Monday, June 4, 2012

Hispanics and Catholicism

Michael Khong, a student in Ministry in a Multicultural Church last semester, shares this theological reflection.  The course was taught by Ms. Kathy Akiyama.

Editor's Note: "Many Faces in God's House" is part of the assigned reading for Ministry in a Multicultural Church.

A Theological Reflection
by Michael Khong

In the article "Many Faces in God's House," I find it interesting how the Hispanic communities have contributed to the Church here in America.  I also agree with Archbishop Edward McCarthy of Miami who said, "Hispanics are not a problem to be dealt with, but a gift to be appreciated."  Virgilio Elizondo, the author of the article, describes how Hispanics can contribute to the Catholic Church in this country, namely with these characteristics: home-centered, festive, devotional, visual and avant-garde.

Michael Khong

Just like other ethnic groups in the United States, Hispanic Catholicism celebrates many feasts throughout the liturgical year.  Las Posadas, Navidad, Semana Santa, Die de la Virgen, and other feast days give Hispanics a "profound sense of belonging to the communion of saints and connectedness to the divine life."

From my experience, one thing that stands out the most is when I attended the feast of Our Lady of Guadalupe on Friday, December 12, 2008, in my home parish.  The capacity of St. Columban Catholic Church, my home parish in Garden Grove, CA, is 1500 and began to fill with thousands and thousands of Mexican Americans who came from the local area.

The celebration started at 5:00 a.m. with a group of dancers who entered the church in traditional dress to offer their art to the Virgin.  I was moved when I saw each person in the church holding a rose and gazing at the statue of Our Lady of Guadalupe.  A thought came to my mind of how much these people must love Mary.  Even though I did not understand what they were doing and singing, one thing I knew was that the Lady of Guadalupe has played an important role in Hispanic communities, especially the Mexican nationals and immigrants.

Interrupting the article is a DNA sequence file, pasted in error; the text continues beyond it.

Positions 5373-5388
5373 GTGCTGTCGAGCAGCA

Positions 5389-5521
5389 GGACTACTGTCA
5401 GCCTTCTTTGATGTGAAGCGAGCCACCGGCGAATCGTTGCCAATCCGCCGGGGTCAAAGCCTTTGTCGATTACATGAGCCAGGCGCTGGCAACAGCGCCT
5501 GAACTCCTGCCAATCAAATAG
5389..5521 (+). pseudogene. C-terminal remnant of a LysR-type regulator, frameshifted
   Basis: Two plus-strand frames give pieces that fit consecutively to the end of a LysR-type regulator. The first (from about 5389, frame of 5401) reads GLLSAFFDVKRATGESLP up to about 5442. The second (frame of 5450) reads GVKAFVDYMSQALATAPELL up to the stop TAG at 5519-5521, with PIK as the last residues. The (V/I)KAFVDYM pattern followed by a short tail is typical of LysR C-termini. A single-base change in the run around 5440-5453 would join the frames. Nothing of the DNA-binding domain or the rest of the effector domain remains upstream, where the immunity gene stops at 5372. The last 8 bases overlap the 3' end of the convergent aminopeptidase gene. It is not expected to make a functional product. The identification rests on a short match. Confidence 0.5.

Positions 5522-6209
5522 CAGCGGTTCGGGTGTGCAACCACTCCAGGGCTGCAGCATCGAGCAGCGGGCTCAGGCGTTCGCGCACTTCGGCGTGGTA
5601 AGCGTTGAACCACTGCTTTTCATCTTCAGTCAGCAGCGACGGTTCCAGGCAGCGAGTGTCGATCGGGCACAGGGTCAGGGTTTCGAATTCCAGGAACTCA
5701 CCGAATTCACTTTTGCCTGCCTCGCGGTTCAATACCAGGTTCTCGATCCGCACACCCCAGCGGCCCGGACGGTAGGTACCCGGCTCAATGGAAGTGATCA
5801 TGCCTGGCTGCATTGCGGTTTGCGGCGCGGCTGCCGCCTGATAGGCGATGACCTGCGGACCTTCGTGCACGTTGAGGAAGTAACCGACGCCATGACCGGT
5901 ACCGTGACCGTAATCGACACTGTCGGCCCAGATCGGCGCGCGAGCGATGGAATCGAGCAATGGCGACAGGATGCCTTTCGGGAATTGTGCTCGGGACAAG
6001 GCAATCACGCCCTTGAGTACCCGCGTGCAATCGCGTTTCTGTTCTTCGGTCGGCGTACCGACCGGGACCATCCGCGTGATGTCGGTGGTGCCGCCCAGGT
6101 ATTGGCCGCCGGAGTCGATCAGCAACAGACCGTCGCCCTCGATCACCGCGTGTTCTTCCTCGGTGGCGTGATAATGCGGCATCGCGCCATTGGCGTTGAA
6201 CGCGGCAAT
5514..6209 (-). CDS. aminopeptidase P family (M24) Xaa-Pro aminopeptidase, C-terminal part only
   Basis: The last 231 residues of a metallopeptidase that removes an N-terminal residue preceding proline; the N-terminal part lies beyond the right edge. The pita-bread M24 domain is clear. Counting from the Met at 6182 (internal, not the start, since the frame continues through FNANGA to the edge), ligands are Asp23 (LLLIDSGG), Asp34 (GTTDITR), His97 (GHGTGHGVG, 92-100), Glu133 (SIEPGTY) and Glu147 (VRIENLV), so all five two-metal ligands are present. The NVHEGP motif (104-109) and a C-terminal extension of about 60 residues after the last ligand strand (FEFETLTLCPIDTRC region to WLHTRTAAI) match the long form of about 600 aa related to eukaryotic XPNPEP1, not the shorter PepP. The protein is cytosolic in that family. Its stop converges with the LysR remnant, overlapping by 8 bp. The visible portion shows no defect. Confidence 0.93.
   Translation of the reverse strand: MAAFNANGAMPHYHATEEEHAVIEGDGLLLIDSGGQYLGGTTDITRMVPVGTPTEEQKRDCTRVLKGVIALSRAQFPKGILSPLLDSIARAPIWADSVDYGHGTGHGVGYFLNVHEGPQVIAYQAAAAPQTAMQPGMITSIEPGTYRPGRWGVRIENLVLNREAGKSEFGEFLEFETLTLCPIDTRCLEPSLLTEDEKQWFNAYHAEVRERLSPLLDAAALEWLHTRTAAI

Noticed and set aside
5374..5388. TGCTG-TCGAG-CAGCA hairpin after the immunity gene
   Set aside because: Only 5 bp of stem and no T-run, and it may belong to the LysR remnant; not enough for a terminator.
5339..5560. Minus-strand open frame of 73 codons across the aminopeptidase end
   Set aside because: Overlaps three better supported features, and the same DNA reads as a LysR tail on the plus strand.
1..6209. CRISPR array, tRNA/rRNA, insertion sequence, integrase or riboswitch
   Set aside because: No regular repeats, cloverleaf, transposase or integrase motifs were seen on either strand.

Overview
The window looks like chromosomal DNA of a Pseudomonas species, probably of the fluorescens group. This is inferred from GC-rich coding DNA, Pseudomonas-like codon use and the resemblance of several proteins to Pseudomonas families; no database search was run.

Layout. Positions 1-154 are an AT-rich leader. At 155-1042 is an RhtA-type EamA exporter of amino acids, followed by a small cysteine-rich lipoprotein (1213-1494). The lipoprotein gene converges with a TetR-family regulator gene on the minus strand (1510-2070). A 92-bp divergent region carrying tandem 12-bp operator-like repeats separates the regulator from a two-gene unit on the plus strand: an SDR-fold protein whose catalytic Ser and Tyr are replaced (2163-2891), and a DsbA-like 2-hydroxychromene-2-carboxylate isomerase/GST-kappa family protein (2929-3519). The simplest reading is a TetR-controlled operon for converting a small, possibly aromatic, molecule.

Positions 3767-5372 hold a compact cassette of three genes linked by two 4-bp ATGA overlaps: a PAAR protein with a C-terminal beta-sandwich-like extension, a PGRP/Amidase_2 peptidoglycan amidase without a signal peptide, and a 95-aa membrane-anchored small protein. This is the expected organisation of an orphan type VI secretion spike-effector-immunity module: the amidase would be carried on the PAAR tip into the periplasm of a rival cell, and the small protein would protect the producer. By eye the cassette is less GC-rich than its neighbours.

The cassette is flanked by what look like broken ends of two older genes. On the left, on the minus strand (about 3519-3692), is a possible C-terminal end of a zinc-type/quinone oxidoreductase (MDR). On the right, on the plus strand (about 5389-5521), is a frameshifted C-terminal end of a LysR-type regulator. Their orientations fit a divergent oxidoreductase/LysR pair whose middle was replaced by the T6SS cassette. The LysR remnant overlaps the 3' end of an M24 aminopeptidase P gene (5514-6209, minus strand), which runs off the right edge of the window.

When the celebration was over, I had an opportunity to talk with some people and ask them some questions about the feast of Our Lady of Guadalupe.  I learned a little bit about the history and tradition of the feast and hoped that one day I could visit the Basilica of Guadalupe in Mexico City.

Last summer, Aristotle Quan, Emanuel Sanchez, and I decided that we would go to Mexico City for vacation and visited the Basilica of Guadalupe.  The first thing I experienced was seeing many pilgrims arrive at the Basilica of Guadalupe on their knees as a sign of their love, devotion, and gratitude for the Virgin.  Next, we went to the back of the Church where the tilma is displayed for the pilgrims to view and pray.

Looking at the tilma, I was speechless.  I could not believe that I stood at a place where the Blessed Mother appeared to St. Juan five hundred years ago.  Most importantly, I felt love and peace which emanated from Our Lady of Guadalupe.  After the pilgrimage trip to the Basilica of Guadalupe, I began to understand why the feast of Dia de la Virgen is so important to the Hispanic community.

Virgilio Elizondo also mentions some popular devotions in the Hispanic culture such as the rosary, the Blessed Sacrament, and novenas which help bring Hispanics closer to Christ in order to "keep alive the best of the Catholic tradition of making God present and easily accessible to anyone and everyone."  I have learned from the Spanish community at my home parish that they have great love for the Blessed Sacrament.  Every Tuesday after the 8:30 a.m. Mass, a presider who is scheduled to celebrate Mass that day exposes the Blessed Sacrament for adoration from 9:00 a.m. to 9 p.m.  I noticed that the Hispanic community usually comes to the church for adoration around 7:00 p.m. and they stay until Benediction is finished.

The Church in America contains many different ethnic groups.  There is no doubt that each of these groups have greatly contributed to the Catholic Church in its celebration of the liturgy.  Among these, Hispanic groups have brought many traditions such as the feast of Our Lady of Guadalupe and the devotion to the Blessed Sacrament.  The Church should learn every culture and promote all the beautiful traditions which all ethnic groups have contributed to the Church in America.  It is so important for the Church to accept and welcome all the cultures because we are the body of Christ.

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